KABUL (Reuters) -- The United States is aiming to send 20,000 to 30,000 extra troops to Afghanistan by the beginning of next summer, the chairman of the U.S. Joint Chiefs of Staff has said.
Washington is already sending some 3,000 extra troops in January and another 2,800 by spring, but officials previously have said the number would be made up to 20,000 in the next 12 to 18 months, once approved by the U.S. administration.
"Some 20 to 30,000 is the window of overall increase from where we are right now. I don't have an exact number," Admiral Michael Mullen told reporters in Kabul on December 20.
"We've agreed on the requirement and so it's really clear to me we're going to fill that requirement, so it's not a matter of if, but when," he said. "We're looking to get them here in the spring, but certainly by the beginning of summer at the latest."
U.S. Army General David McKiernan, the commander of international forces in Afghanistan, has asked for the extra troops to combat a growing Taliban insurgency in the east and south of Afghanistan.
U.S. President-elect Barack Obama has pledged a renewed focus on Afghanistan, where U.S.-led forces toppled the Taliban government in late 2001 after the September 11 attacks.
The United States now has some 31,000 troops in Afghanistan.
After the January deployment, most of the reinforcements are to be sent to southern Afghanistan to bolster mainly British, Canadian, and Dutch troops who have suffered heavy casualties in the last two years fighting in the Taliban heartland.
"That's where the toughest fight is," Mullen said. "When we get additional troops here, I think the violence level is going to go up. The fight will be tougher."
He said beefing up U.S. forces in Afghanistan was linked to winding down in Iraq.
"Available forces are directly tied to forces in Iraq. As we look to the possibility of reducing forces in Iraq over the course of the next year, the availability of forces to come here in Afghanistan will increase," Mullen said.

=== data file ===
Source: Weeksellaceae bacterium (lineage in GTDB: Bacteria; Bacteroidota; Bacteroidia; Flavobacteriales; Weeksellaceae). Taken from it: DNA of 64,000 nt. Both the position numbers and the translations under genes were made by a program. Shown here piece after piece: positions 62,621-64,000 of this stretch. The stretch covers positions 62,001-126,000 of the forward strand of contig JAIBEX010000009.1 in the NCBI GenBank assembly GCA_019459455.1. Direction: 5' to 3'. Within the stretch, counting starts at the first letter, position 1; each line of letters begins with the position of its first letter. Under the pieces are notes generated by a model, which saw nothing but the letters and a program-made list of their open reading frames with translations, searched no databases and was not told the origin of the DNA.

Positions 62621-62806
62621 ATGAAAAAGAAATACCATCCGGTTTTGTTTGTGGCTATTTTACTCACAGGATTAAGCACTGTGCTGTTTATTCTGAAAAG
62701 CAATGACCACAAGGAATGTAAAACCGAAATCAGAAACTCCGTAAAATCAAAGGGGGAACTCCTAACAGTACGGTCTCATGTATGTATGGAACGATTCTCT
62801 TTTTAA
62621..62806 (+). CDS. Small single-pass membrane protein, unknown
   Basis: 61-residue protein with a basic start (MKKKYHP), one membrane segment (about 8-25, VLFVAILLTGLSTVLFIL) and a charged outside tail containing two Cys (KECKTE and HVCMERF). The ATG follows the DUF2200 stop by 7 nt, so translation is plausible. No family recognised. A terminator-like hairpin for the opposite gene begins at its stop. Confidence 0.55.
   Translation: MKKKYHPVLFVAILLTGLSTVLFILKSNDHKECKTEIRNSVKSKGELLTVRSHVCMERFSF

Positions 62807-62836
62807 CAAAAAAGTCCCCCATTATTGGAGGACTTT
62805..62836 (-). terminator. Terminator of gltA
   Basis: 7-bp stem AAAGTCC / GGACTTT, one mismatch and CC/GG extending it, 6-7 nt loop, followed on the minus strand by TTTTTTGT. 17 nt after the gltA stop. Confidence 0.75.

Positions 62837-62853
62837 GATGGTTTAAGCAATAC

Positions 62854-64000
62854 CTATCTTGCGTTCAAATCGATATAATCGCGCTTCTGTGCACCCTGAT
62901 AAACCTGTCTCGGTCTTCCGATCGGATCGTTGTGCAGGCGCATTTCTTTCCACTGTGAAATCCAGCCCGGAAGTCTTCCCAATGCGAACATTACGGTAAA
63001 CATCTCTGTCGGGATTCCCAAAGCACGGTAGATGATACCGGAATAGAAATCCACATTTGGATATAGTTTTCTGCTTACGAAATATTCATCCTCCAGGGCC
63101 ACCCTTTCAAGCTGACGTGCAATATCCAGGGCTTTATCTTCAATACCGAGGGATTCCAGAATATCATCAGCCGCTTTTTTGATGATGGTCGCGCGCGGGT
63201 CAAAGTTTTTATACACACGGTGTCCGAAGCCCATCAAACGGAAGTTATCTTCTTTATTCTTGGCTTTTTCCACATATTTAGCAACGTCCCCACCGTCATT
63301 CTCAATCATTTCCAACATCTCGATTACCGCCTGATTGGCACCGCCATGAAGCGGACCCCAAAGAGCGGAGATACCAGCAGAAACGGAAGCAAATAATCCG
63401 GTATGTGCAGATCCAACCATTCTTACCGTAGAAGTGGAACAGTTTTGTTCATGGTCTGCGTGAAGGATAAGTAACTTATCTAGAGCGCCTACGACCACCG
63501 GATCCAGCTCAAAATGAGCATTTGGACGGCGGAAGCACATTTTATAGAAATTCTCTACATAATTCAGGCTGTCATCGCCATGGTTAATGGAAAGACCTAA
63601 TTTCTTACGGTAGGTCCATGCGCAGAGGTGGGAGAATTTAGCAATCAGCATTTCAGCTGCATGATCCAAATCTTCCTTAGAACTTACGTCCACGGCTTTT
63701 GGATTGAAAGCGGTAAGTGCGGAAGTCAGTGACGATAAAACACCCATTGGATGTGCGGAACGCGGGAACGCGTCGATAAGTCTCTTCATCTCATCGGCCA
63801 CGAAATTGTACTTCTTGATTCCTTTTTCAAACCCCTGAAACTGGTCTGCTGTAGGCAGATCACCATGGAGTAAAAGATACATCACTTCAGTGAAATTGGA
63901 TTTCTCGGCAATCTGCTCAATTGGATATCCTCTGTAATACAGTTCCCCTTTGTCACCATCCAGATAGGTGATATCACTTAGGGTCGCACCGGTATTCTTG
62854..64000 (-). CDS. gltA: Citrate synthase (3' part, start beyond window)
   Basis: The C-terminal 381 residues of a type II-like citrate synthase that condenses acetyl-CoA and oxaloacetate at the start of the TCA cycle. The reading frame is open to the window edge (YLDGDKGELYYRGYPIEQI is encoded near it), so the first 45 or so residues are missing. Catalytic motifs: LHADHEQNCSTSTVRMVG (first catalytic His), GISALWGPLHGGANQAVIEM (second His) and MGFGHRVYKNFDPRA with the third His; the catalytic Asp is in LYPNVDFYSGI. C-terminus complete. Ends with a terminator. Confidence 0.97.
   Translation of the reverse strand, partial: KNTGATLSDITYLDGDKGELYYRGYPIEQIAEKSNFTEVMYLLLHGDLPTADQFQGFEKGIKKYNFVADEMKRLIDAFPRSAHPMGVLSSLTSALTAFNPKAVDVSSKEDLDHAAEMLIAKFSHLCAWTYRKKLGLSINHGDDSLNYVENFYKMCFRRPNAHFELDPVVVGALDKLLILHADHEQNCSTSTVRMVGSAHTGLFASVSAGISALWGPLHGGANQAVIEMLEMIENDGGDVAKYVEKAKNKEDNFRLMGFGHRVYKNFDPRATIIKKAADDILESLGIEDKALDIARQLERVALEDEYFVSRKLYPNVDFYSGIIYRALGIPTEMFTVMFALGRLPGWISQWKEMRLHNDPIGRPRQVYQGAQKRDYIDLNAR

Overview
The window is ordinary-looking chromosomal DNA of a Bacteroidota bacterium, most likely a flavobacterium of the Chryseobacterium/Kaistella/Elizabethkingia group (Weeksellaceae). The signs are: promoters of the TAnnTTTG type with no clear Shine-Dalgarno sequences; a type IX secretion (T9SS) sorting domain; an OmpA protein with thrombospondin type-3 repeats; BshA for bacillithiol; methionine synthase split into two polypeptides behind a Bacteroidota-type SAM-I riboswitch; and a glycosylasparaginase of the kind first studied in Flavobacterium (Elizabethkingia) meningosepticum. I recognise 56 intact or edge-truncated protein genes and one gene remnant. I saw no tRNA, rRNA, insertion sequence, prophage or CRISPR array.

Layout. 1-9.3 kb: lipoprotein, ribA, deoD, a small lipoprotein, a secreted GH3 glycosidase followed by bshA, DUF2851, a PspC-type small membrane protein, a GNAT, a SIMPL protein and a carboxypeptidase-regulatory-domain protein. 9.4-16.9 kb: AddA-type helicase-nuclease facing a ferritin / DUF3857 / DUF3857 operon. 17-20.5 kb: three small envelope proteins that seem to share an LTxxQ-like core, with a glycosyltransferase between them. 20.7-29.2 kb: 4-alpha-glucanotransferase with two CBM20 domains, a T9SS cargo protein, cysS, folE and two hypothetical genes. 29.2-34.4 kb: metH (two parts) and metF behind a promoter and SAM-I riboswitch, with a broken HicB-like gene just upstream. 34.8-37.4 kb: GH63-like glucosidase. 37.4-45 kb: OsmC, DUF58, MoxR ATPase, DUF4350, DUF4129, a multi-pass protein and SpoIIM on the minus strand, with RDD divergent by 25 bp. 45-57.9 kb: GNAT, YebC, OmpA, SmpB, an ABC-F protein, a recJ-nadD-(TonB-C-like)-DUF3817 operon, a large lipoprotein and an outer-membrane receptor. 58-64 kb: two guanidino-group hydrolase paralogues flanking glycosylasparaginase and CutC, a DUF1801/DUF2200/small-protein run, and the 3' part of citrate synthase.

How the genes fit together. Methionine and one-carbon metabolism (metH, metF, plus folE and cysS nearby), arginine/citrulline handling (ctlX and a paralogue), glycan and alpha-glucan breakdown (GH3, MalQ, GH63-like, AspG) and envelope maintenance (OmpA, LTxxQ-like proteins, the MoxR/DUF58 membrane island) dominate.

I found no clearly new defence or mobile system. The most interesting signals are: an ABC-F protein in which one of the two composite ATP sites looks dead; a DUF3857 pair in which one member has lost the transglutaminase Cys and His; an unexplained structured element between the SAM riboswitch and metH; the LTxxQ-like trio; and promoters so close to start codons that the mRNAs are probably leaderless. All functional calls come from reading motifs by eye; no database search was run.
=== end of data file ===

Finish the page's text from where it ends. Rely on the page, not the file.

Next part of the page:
Mullen said the attacks by Islamist militants in Mumbai last month showed the need to reduce Indian tensions with Pakistan and that would help bring stability to Afghanistan.
"That's another big piece of the strategy, what I would call regional focus to include Pakistan, Afghanistan, and India...leadership in all three of those countries to figure out a way to decrease tensions, not increase tensions," Mullen said.
He said the late arrival of winter this year had meant there were still significant flows of militants from the tribal belt along the Pakistani side of the border, but better cooperation with the Pakistani military was nevertheless helping.
"We're not there, we still have a long way to go, but we've actually made a lot of progress," Mullen said.
Mullen said the Afghan government was not as strong as he had anticipated and engaging with tribal areas in remote parts of Afghanistan could be central to future operations.
"We may have overstated the focus on the ability of the central government to have the kind of impact that we wanted given the history here in Afghanistan," Mullen said.
Mullen also said at the same time, more must be done to boost economic development in Afghanistan, one of the world's poorest countries, and to make the Afghan government more effective.
"No amount of troops, no amount of time will provide a solution here without development," he said.